Department. He pertinently asked what the Canadian government knows, if it actually
feels the need to spell out such a prohibition, [...] about illicit CSIS practices behind
closed doors....1 On February 17, two prominent legal experts, Clayton Ruby and
Nader R. Hasan, remarked that the limited exclusions in these clauses leave CSIS
with incredibly expansive powers, including water boarding, inflicting pain (torture) or
causing psychological harm to an individual.2
Like the Bush torture memos, Harper's Anti-Terrorism Act is attempting to
legitimize forbidden practices. Bush's lawyers argued that interrogation methods
producing pain below the level of organ failure, impairment of bodily function, or even
death were legalas were methods producing purely mental suffering, unless they
1 Behrens, Troubled times ahead with new anti-terror legislation, (16 February 2015),
2 Ruby and Hasan, Bill C-51: A Legal Primer. Overly broad and unnecessary anti-terrorism reforms
could criminalize free speech, Canadian Centre for Policy Alternatives (17 February 2015),

resulted in significant psychological harm [...] lasting for months or even years. 3
Harper's legislation prohibits acts of the kind that created an international scandal when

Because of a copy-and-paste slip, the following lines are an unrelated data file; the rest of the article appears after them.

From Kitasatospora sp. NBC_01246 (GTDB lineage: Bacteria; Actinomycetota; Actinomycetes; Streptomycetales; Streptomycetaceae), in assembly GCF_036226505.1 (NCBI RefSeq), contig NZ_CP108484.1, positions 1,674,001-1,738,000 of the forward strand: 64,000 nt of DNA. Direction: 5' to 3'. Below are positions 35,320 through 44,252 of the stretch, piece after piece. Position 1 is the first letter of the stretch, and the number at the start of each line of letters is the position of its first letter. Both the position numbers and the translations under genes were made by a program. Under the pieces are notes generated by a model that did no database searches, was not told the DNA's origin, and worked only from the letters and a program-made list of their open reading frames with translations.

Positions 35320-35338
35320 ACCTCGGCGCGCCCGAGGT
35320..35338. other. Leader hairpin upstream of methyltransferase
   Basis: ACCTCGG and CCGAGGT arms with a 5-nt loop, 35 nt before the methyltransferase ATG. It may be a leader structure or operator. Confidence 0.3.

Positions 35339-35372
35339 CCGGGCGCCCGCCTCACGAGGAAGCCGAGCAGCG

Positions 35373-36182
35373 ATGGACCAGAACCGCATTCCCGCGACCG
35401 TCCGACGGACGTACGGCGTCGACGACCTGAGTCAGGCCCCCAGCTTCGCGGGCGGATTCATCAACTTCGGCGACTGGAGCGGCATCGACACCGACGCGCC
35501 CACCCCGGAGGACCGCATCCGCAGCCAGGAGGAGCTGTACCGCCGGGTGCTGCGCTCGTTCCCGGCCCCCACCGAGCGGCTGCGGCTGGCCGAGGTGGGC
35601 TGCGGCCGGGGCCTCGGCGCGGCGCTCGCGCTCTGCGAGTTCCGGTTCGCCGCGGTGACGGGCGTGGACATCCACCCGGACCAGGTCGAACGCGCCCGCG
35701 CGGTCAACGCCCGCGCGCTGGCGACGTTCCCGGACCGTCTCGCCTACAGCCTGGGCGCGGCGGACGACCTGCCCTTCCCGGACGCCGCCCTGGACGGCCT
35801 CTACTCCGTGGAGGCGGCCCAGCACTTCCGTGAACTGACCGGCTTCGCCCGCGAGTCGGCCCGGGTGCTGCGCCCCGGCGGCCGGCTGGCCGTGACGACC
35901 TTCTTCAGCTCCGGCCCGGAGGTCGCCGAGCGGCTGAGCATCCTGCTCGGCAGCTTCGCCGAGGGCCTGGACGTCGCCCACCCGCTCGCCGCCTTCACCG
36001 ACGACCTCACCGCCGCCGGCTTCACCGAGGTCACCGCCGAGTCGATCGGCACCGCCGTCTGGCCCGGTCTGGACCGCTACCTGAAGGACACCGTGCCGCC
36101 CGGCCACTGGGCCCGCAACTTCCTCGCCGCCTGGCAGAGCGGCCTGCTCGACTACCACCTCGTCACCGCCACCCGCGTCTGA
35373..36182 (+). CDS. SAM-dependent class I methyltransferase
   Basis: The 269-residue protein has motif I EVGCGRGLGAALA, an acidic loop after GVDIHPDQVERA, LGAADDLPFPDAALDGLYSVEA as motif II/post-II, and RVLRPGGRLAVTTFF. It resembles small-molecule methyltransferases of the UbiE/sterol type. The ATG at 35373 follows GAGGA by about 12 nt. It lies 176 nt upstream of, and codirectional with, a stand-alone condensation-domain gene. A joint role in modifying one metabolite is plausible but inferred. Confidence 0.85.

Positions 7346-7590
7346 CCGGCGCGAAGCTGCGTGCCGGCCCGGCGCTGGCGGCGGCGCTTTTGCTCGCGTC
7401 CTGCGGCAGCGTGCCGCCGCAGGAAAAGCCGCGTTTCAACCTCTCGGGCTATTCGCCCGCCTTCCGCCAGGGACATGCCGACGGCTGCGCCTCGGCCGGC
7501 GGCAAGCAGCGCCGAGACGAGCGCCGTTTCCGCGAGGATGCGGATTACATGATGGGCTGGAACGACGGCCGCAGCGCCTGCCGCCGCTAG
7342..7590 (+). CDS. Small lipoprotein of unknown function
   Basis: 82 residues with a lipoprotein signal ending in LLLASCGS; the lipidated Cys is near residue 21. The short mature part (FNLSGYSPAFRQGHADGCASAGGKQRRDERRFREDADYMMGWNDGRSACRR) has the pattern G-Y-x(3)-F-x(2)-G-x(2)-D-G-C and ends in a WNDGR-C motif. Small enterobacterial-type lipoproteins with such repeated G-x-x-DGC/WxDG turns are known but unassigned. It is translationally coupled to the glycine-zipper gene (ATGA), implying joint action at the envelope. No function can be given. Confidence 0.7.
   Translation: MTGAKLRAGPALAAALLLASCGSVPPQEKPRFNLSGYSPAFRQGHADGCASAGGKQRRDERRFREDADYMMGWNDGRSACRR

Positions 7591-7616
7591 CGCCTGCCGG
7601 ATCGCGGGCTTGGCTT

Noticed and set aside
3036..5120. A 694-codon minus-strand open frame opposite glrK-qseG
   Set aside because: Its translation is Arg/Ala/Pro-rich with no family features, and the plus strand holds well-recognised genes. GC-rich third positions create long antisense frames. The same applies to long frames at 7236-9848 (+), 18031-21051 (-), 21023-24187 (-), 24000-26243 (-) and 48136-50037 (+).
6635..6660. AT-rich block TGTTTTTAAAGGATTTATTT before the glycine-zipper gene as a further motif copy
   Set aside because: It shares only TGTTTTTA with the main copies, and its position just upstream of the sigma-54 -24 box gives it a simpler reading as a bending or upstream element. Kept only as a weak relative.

the torture practices of Abu Graib, Bagram and Guantnamo became public. But as
Ruby and Hasan recognize, in so doing it is tacitly declaring acts of torture that fall
below that horrifying threshold to be permissible.
Most of the torture methods applied in the black sites of the American gulag
during the so-called War on Terror would be permitted to CSIS under Harper's AntiTerrorism Act. Among these methods are sleep deprivation and sensory deprivation
(both of which induce psychosis, without of course leaving physical marks), stressposition torture and waterboarding (which again leave no marks of bodily harm), and
techniques of beating and pressure-point torture that produce excruciating pain without
leaving visible traces.4
As to what CSIS does behind closed doors, we know enough to be able to say
that this agency is already seriously off its leash. CSIS agents were involved in
interrogating Afghan prisoners from early 2002 until 2007 or later, a period during
which the American and Afghan agencies with which they collaborated were
systematically torturing detainees. We know from journalists Jim Bronskill and Murray
Brewster that one of the Kandahar interrogation sites used by CSIS, work[ing]
alongside the American CIA and in close co-operation with Canada's secretive, elite
JTF-2 commandos, was a secluded basethis seems a polite way of saying 'secret
torture facility'known as Graceland.5
American torturers seem to have enjoyed giving names of this sort to their black
sites: the secret facility outside the Guantnamo prison where three prisoners were

3 Jay S. Bybee, Memorandum for Alberto R. Gonzales, Counsel to the President, Re: Standards of
Conduct for Interrogation under 18 U.S.C. 2340-2340A (August 1, 2002), in David Cole, ed., The
Torture Memos (New York: New Press, 2009), p. 41.
4 See Alfred W. McCoy, A Question of Torture: CIA Interrogation, from the Cold War to the War on
Terror (New York: Owl Books, 2006).
5 Jim Bronskill and Murray Brewster, CSIS reviewing role in Afghan detainee interrogations,